Mexico has a reputation for being super-cheap, but just how affordable is it these days? Is it just as expensive as the United States or closer in cost to nearby Guatemala? In this post, I break down how much money you can expect to spend in Mexico, and, most importantly, how to save as much money as possible while you're in the country.
Setting a Budget
How much money you should budget for Mexico travel often totally depends on where you're going.
A non-urban location will be cheaper for many things—for instance, locally made handicrafts will be far cheaper than in the city if you buy close to the source—which is usually rural.
Resort areas can be just as expensive as any US city, though lesser known beach areas like Tulum are cheaper than famous spots like Acapulco. How to do Mexico on a cheap travel budget? Let's first look at how to buy food for less than $10 per day in Mexico.
If you're a budget traveler, you're going to be pleasantly surprised by how low your expenses are. Let's say you travel overland using public transport, stay primarily in hostels, eat Mexican street food for three meals a day, and take a tour every couple of weeks or so. In this situation, you can expect to average just $25 a day in Mexico.
If you're more of a mid-range traveler, you'll be looking to stay in decent hotels, splurge on some nice restaurant visits, occasionally take a domestic flight, and take several guided tours.
In this case, you can expect to average $70 a day in Mexico.
If you're a luxury traveler, the sky's the limit! There's no real upper limit as to what you can spend in Mexico, so you could be looking at anywhere between $100 and $500 a day while you're there.
And if you're a digital nomad that's looking to live in Mexico for a month or more, your monthly costs will be even lower.
I lived in Sayulita for three months on just $20 a day, in Guanajuato for a month for just $25 a day, and Playa del Carmen for a month for $30 a day.
Figuring Out Mexican Money
Drop the last digit, or the peso zero, for an extremely rough conversion (true exchange rate can change at any time). Using this formula, $1.00 is (very roughly) $10.00 pesos. Don't use this formula to budget -- it's an easy way to guess rough costs when you're shopping, though.
Assume that anything you like in the US, like Coke or McDonald's, is going to cost the same in Mexico—don't count on eating and drinking the way you do in the US and saving any real money. If you eat local produce and are adventurous with street food, you can get by cheaply. Although, if you're a fan of Coke, be sure to try some while you're in Mexico—it's made with cane sugar rather than refined sugar and it makes a huge difference to the flavor.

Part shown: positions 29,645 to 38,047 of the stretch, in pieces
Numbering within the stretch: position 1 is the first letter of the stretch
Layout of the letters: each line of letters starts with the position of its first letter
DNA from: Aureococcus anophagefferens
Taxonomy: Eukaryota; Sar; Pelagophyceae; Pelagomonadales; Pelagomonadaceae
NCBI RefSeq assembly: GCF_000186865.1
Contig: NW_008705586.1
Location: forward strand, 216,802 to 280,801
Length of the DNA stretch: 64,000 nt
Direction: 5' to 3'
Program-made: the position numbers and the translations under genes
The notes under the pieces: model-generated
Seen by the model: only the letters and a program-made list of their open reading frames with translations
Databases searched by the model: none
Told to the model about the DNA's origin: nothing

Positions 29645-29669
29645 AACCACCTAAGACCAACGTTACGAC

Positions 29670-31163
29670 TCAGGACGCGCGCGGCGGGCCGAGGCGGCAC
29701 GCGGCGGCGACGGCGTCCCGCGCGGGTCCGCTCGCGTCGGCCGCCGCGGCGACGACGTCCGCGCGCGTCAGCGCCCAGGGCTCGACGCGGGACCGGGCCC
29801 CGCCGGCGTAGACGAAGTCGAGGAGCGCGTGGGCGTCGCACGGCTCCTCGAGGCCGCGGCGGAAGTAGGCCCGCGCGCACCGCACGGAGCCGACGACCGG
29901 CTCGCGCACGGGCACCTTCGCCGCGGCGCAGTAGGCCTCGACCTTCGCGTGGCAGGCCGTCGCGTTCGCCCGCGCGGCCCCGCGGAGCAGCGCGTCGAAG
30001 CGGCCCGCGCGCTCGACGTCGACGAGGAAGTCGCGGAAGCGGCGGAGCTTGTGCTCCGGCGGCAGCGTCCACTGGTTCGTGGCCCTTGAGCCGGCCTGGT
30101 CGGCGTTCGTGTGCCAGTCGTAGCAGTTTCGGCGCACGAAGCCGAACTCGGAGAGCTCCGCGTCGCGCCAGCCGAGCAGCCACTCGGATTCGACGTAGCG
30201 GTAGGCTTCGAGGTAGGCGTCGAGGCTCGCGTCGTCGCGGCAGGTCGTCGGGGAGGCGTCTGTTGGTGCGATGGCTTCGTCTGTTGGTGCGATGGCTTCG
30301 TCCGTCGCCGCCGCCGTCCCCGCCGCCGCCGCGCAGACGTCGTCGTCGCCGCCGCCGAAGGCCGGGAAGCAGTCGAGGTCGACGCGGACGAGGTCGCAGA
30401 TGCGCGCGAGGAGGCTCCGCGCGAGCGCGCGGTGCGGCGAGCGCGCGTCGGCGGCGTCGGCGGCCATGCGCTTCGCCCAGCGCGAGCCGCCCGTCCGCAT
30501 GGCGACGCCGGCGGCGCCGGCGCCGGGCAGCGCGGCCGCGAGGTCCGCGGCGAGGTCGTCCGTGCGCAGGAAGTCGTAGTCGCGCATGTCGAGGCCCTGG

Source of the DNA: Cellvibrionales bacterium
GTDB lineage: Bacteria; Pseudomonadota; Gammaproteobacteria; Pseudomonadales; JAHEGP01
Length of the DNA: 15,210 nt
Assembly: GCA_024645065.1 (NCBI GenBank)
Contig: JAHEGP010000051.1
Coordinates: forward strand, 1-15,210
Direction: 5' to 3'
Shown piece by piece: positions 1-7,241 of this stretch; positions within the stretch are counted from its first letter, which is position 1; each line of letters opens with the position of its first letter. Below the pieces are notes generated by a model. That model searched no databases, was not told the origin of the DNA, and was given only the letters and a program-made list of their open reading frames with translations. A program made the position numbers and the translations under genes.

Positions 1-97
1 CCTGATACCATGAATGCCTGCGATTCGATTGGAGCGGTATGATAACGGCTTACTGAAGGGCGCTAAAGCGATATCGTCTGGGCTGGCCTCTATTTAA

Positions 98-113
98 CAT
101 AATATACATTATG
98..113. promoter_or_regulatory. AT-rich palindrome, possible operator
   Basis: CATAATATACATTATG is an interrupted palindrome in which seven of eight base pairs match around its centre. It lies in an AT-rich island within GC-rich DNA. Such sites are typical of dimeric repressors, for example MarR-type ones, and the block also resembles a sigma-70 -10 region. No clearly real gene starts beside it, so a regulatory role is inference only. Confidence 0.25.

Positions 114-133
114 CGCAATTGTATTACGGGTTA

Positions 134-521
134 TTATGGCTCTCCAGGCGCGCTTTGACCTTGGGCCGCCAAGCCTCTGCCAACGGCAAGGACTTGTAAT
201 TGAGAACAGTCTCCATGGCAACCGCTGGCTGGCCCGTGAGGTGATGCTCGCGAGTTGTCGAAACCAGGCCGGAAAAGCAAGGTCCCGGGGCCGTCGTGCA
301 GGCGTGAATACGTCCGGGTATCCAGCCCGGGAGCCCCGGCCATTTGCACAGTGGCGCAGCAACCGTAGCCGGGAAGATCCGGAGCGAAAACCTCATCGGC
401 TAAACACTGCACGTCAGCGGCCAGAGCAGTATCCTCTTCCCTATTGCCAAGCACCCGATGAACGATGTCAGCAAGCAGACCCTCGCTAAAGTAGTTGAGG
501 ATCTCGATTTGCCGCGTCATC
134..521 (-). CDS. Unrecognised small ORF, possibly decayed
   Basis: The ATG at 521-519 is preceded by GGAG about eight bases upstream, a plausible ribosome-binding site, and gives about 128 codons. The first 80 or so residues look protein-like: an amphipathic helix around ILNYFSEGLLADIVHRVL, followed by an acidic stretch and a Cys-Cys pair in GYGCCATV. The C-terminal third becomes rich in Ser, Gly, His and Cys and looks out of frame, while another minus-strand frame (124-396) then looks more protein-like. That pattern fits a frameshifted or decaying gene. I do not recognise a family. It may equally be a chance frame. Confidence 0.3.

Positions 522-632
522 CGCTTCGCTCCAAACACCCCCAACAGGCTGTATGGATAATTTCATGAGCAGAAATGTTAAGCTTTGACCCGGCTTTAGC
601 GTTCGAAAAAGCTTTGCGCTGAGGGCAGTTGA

Large grocery stores exist in the cities, even small cities like Zihuatanejo, and some stuff, like bread, is a whole lot less expensive than in similar US stores.
Locally grown fruit anywhere in Mexico is cheap, but often especially cheap in mercados (open-stall community markets).
An avocado in a Patzcuaro outdoor market is 3 cents; where I live in Colorado, an avocado is $1.39.
Street food is super cheap; stock your backpack with mercado-bought fruit and veggies for breakfast while having a terrific culinary adventure for main meals.
- Fifty cents for an ear of roasted corn from a street vendor is top dollar; you can get a tamale for 35 cents.
- You can buy a big plate of hot carbs for a buck in the mercados -- you just have to get off any city's beaten path, even by one block.
Use Public Transportation to Save
In-country transportation is cheap, provided you use local buses. It's just 40 cents for an Acapulco bus down the main strip (50 cents if it's air-conditioned), for instance, which makes getting around within cities exceptionally inexpensive.
"Chicken" buses, thus named because they head to and from rural locales and sometimes host an animal or two (though livestock-on-bus sightings are not really as common as some travel guides would have you believe), are cheap and pretty safe.
Stand by the side of the road or city street, looking into traffic, and raise an arm when you see a bus approaching—it will probably pull over. You can usually get off by hailing the bus driver at any point along the bus's journey. The buses often run on a schedule; ask a local for advice on where they're going and when. The farther away from population centers you get, the farther apart buses will be (like hours or days), so ask someone, like a bartender or shop clerk, when the buses run in the area to which you're headed. Cab costs vary but assume about $1 per 10 miles. Negotiate the rate before you get in.
Booze Sticker Shock
Beer and booze in Mexico aren't nearly as cheap as is usually assumed -- expect to spend a dollar or $1.50 for a bottle of beer in a bar. Bottles of booze are only about 10% less than they are in the US. Beer is perhaps two-thirds of the price in the US if bought in a grocery store.
If you're trying to travel as cheaply as possible in Mexico, you can save money on your accommodation fairly easily. You can camp on some of the beaches for free, but you should never assume without first asking a local if it's possible. Camping on a beautiful Tulum beach with access to a bathroom is $3; a very nice hostel in Cancun with breakfast is about $15.